by by Gary Pendleton
Seize the Day of Spring Ephemera
They must go down past things coming up
They must go down into the dark decayed.
—Robert Frost: “Hardwood Groves”
Ah, dirt, soil, decay, mold, worms and bacteria. What would life be like without them? Earth Journal begins this week in the zone of life that exists from ankle height down into the rich, lively and essential place called topsoil.
We’ll begin with fallen leaves that, says Frost, “fit the earth like a leather glove.” Just below that tan-colored sheet, patterned with the forms of oak, hickory, beech, et al., the soil is dark and crumbly. Comprised of generations of fallen leaves, it is almost all organic matter. With very little clay or sand, it holds onto moisture, and it is rich in nutrients. There is lots of life in the soil, and it is life-giving. It can take years to build a few inches of topsoil, on which we depend for food and forest products as we also depend on air and water.
In the Smoky Mountains of the southern Appalachians are places called hardwood coves. There, hardwood trees grow to monumental proportions, and the forest floor is lush with a great variety of wildflowers. In them, the shape of the land allows the soil to build up deeply, creating the conditions that allow the trees to grow so large and the flowers to proliferate.
But you need not make the long drive to the Great Smoky Mountains to pay homage to the soil that is “pierced by flowers and put beneath the feet of dancing flowers.”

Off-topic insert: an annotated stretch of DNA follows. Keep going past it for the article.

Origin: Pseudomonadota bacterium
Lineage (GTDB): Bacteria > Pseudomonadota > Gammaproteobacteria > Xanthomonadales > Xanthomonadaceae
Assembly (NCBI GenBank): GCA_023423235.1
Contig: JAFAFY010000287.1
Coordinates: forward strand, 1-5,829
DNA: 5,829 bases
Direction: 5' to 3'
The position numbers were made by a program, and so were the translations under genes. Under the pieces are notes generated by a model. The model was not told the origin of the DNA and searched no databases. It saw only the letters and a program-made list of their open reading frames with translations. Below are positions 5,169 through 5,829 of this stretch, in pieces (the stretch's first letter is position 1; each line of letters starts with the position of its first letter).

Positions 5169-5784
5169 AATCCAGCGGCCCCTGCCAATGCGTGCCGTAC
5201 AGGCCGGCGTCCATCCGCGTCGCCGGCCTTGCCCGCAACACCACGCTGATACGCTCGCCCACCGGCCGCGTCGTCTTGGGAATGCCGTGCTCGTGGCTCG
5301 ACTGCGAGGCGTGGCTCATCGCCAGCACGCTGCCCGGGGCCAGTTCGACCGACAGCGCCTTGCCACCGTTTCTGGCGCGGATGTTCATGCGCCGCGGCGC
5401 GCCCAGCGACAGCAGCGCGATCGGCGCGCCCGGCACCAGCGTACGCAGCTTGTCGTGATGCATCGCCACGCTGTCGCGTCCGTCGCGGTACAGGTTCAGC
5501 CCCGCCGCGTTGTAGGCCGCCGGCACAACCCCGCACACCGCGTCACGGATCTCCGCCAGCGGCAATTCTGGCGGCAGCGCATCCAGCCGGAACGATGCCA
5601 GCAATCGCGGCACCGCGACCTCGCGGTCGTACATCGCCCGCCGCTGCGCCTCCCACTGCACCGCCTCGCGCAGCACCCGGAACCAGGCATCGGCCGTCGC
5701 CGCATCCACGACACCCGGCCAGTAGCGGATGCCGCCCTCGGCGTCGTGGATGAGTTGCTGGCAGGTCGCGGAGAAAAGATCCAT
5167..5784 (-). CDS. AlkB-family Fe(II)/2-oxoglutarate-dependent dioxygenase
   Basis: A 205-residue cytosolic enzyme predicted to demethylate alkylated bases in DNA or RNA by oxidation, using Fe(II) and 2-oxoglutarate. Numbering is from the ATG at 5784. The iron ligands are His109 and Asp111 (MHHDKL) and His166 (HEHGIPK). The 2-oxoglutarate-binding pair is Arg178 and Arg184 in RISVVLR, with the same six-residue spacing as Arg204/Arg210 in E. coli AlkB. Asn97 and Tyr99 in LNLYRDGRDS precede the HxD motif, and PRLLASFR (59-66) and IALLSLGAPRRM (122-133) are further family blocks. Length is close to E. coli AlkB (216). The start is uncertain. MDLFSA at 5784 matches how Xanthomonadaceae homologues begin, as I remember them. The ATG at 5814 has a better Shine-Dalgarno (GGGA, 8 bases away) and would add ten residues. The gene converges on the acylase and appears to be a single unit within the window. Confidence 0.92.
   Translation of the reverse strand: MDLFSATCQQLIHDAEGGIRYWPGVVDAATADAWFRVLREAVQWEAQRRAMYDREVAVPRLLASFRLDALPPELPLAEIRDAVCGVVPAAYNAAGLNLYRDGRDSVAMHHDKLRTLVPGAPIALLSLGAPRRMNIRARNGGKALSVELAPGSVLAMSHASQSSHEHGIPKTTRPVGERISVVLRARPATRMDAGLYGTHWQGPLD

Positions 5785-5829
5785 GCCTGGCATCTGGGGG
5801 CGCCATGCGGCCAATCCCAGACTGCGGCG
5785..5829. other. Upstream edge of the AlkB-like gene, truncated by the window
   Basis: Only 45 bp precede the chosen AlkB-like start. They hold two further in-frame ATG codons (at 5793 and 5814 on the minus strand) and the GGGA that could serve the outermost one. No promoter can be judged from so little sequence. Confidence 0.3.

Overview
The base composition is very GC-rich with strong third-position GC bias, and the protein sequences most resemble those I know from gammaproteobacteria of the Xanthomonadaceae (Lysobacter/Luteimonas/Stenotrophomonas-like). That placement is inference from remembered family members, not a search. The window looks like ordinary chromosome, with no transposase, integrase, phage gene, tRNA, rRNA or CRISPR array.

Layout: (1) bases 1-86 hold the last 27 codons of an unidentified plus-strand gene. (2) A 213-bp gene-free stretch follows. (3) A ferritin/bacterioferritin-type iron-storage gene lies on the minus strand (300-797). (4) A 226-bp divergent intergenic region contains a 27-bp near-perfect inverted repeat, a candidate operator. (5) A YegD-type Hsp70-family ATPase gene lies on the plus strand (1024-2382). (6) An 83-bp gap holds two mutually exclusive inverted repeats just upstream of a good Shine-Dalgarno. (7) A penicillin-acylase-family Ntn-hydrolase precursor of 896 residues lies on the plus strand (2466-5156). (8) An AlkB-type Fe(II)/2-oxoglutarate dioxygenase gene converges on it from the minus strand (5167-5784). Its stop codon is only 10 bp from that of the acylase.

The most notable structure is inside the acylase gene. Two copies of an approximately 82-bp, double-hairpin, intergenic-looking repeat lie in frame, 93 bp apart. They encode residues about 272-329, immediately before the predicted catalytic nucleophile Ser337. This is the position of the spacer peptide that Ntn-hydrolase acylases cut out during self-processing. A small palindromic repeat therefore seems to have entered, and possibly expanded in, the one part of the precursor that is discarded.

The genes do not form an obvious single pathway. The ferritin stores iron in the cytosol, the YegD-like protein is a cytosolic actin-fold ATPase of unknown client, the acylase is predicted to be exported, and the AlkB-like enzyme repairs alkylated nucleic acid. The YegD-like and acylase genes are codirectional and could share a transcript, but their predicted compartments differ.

Closer to home there are wooded places, where, in early spring, orchids, lilies and an impressive variety of exquisite native plants emerge. The wildflowers that display for a few brief weeks before the trees leaf out are collectively called spring ephemera.
The recent cool weather might delay their blooming. If the weather stays cool, the period of blooming will last longer. A warm spell could hasten the process, causing the flowers to quickly bloom and fade away. After the blooms fade comes a long period called senescence as the above-ground parts break down, leaving hardly a trace.
A good resource for your explorations is the book Finding Wildflowers in the Washington-Baltimore Area by Fleming, Lobstien and Tufty.
The Maryland Native Plant Society will be hosting a series of wildflower walks this spring around central and southern Maryland as well as the Eastern Shore. Find the schedule at www.mdflora.org. Battle Creek Nature Center sponsors an adults-only trip to Flag Ponds to seek wildflowers and mushrooms from 11am-2pm on May 8: 410-535-5327 to register.